# Covering Space Examples R2 \ {(0, 0)}

Recall from the Covering Spaces page that if $X$ is a topological space then a covering space of $X$ is a pair $(\tilde{X}, p)$ where $\tilde{X}$ is a path connected and locally path connected topological space and $p : \tilde{X} \to X$ is a continuous map such that for every $x \in X$ there exists a path connected open neighbourhood $U$ of $x$ (called an elementary neighbourhood of $x$) such that $p$ restricted to every path component of $p^{-1}(U)$ is a homeomorphism onto $U$.

We will now look at an example of a covering space of $\mathbb{R}^2 \setminus \{ (0, 0) \}$.

Let $\tilde{X} = \mathbb{R}^2$ and let $p : \mathbb{R}^2 \to \mathbb{R}^2 \setminus \{ (0, 0) \}$ be defined for all $(x, y) \in \mathbb{R}^2$ by:

(1)Clearly $p$ is a continuous map since each component of $p$ is continuous.

Observe that $(0, 0)$ is mapped to the point $(1, 0)$. In general, $(0, 2k \pi)$ is mapped to the point $(1, 0)$ for every $k \in \mathbb{Z}$.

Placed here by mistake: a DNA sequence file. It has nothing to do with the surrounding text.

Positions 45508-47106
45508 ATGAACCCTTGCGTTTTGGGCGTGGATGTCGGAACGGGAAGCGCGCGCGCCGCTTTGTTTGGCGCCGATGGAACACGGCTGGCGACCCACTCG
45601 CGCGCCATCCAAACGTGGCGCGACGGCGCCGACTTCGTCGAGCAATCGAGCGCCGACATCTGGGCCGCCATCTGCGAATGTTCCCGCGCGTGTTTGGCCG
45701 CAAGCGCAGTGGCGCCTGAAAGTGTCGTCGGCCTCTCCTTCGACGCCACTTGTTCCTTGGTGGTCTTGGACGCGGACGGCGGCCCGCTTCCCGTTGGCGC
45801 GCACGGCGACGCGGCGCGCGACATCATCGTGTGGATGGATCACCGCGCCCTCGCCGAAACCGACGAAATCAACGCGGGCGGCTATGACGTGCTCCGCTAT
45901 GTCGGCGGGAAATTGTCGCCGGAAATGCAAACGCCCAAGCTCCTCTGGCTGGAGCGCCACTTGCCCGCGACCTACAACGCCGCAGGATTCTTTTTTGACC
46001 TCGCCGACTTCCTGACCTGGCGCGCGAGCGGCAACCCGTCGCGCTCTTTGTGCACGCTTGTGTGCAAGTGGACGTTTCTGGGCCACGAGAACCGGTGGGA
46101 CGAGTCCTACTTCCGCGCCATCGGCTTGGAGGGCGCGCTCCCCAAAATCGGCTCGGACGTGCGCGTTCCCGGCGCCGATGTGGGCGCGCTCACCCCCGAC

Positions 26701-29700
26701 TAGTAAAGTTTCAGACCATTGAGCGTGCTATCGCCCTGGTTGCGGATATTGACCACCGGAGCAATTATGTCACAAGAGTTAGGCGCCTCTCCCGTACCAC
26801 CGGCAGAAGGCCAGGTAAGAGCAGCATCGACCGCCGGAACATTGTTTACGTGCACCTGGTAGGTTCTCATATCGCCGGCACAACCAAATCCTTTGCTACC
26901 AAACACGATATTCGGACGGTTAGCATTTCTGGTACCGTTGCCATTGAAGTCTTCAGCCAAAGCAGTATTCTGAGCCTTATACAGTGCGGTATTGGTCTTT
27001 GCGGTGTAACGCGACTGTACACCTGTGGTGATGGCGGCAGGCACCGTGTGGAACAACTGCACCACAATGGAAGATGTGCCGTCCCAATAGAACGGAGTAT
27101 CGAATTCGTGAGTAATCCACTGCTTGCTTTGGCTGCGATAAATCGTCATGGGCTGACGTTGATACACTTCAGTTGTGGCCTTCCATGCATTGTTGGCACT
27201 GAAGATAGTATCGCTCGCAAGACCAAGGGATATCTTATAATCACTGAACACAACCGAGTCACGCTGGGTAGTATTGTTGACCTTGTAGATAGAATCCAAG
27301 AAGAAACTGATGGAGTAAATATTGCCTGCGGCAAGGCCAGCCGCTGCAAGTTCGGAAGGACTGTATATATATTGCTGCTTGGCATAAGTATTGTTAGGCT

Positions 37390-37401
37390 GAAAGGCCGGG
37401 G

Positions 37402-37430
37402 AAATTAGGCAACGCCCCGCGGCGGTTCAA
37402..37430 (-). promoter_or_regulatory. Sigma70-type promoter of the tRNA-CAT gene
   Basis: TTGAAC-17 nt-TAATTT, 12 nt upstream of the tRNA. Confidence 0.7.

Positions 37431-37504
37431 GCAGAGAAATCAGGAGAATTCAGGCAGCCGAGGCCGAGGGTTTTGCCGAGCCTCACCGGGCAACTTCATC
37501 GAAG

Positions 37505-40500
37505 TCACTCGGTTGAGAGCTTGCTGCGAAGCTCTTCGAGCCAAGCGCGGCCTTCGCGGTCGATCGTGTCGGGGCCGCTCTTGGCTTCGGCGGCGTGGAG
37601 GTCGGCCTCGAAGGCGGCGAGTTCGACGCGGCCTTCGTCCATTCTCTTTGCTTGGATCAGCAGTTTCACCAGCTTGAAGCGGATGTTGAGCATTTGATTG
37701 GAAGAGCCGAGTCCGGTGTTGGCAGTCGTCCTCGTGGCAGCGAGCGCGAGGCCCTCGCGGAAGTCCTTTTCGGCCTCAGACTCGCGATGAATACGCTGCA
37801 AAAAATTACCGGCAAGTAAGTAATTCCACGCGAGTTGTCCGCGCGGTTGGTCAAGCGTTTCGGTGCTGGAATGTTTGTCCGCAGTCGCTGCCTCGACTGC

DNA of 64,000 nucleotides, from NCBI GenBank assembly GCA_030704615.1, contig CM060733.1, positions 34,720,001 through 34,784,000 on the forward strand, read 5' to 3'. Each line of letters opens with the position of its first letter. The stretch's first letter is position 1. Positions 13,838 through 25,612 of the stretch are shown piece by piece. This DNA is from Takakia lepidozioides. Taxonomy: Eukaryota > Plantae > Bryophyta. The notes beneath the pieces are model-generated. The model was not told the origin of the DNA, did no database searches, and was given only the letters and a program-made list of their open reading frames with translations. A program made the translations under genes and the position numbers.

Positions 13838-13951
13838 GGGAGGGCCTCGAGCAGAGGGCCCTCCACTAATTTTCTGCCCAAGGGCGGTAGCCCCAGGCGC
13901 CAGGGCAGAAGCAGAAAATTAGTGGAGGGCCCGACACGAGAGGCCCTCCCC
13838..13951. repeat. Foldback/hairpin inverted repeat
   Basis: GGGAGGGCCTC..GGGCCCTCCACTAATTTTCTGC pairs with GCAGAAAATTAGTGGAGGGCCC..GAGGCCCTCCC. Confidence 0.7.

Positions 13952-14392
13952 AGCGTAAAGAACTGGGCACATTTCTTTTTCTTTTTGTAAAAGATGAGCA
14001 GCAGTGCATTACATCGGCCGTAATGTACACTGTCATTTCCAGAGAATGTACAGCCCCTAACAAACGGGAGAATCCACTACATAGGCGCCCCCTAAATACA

Also observe that for a fixed $x_0$, $(x_0, 0)$ is mapped to the point $(e^{x_0}, 0)$.

As we can see, $p$ maps $\mathbb{R}^2$ onto $\mathbb{R}^2 \setminus \{ (0, 0) \}$ an infinite number of times.

If $(x_0, y_0) \in \mathbb{R}^2 \setminus \{ (0, 0) \}$ then there exists an open neighbourhood of $(x_0, y_0)$ which does not contain the puncture from the removal of the origin. In particular, there exists an open disk $U$ centered at $(x_0, y_0)$ that is contained in $\mathbb{R}^2 \setminus \{ (0, 0) \}$. If we take this open disk small enough, then $p^{-1}(U)$ will contain an infinite number of squashed open disks which are disjoint from each other. Clearly the restriction of $p$ onto any of these open disks will be a homeomorphism onto $U$.